Maybe it’s because Halloween is lurking, but I am scared that something creepy is going on in our public schools. I’m referring to the mission creep that is occurring as teachers are asked more and more to add mental health and social-emotional learning to their already grueling workloads.
Senate President Bill Ferguson (D-Baltimore) recently identified school mental health as a priority in the wake of the pandemic. The U.S. surgeon general warns that “the challenges today’s generation of young people face are unprecedented and uniquely hard to navigate. And the effect these challenges have had on their mental health is devastating.” Students’ anxiety, depression and suicide symptoms doubled during the pandemic.
The saving grace is the remarkable policy response. In Maryland, federal COVID and state funds are dedicated to a dizzying array of programs, including school-based health coordinators, teacher training, community schools and partnerships linked to schools, restorative practices, and social and emotional learning (SEL) in classrooms.
SEL, which has the most potential direct impact on classroom teachers, has been around for decades. The leading national organization on SEL calls it the process through which students “acquire and apply the knowledge, skills, and attitudes to develop healthy identities, manage emotions and achieve personal and collective goals, feel and show empathy for others, establish and maintain supportive relationships, and make responsible and caring decisions.”
In an article “Should Schools Embrace Social and Emotional Learning?” Johns Hopkins expert Robert Balfanz notes the “strong case for taking an integrated approach to the social, emotional, and academic development of children rather than focusing on academics in isolation.” It should be a win-win for students and teachers.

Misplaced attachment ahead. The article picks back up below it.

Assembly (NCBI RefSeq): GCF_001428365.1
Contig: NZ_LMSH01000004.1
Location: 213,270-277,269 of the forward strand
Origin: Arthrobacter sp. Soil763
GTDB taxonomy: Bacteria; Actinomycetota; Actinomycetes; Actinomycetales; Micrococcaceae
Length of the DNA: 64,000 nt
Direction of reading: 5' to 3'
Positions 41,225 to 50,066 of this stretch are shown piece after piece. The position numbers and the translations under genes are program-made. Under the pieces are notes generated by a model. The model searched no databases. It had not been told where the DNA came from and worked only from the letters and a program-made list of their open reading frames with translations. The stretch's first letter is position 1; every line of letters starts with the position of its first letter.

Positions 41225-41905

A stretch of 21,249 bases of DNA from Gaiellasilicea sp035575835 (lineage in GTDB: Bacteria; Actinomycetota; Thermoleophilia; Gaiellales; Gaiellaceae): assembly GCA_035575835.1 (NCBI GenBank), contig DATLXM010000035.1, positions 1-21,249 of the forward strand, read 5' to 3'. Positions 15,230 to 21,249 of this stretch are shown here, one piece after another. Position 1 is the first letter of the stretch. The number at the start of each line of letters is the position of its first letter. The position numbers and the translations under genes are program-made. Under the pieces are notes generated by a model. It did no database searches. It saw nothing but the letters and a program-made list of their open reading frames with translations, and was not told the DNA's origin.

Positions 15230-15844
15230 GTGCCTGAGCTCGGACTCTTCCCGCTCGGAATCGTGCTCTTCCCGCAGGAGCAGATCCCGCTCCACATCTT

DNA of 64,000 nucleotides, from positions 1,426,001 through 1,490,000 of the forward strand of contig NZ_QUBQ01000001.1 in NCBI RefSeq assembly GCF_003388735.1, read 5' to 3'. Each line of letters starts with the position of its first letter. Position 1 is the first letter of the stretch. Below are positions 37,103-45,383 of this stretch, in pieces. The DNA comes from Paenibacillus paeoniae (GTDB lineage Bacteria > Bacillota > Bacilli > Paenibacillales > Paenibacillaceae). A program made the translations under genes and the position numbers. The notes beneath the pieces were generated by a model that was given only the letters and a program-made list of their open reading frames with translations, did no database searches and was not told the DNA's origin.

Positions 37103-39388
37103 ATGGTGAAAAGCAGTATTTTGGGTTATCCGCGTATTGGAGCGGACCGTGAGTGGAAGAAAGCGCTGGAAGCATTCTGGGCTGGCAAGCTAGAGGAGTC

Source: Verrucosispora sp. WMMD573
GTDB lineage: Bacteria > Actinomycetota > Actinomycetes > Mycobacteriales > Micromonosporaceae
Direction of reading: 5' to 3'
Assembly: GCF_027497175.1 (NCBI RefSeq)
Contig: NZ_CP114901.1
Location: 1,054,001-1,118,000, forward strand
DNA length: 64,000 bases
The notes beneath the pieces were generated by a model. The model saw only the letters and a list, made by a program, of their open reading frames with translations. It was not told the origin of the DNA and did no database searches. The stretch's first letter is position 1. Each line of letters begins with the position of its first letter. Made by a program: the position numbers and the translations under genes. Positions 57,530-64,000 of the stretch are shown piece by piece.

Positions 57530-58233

Yet, it isn’t that simple. SEL and related mental health programs raise vexing questions. Are they a proper role for schools or should they be left to families, communities, and mental health providers?
And no surprise, SEL is now a political flashpoint. One prominent conservative opponent told a New York Times reporter that while SEL “sounds positive and uncontroversial in theory, in practice SEL serves as a delivery mechanism for radical pedagogy, such as critical race theory and gender deconstructionism.” Republicans are far more disapproving of SEL than Democrats.
However, apart from its political weaponization by conservatives, it’s hard to know what is really going on because there are so many question marks. How is SEL delivered? Do teachers have the right training and skills? Is it effective? (The scant research on effectiveness seems divided.)
And, in my view, here’s the toughest question of all: is SEL diverting teachers from their core academic mission? Does it change the role of the teacher, as one analyst pondered, “from a pedagogue to something more closely resembling a therapist, social worker, or member of the clergy?” In one poll, 81% of teachers said they were spending more time than ever on SEL.
Teachers had back-breaking jobs before the pandemic. According to a recent survey, “a typical teacher works a median of 54 hours per week. But just 46% of their time in the school building is spent teaching.”
No wonder the mental health of teachers, like students, is going downhill. Another survey revealed that teachers and principals suffer from job-related stress at a rate roughly double that of other working adults.
It’s also hard to predict the future course of SEL and related programs. SEL, in particular, comes in many different modes. For example: specialized SEL curricula, teacher-led discussion groups, and the infusion of SEL into all school courses.
Student mental health problems and programs are soaring in Maryland. Inquiries to several local school districts reveal an impressive assortment of efforts, notably SEL in the early grades where relationships between teachers and children are especially crucial.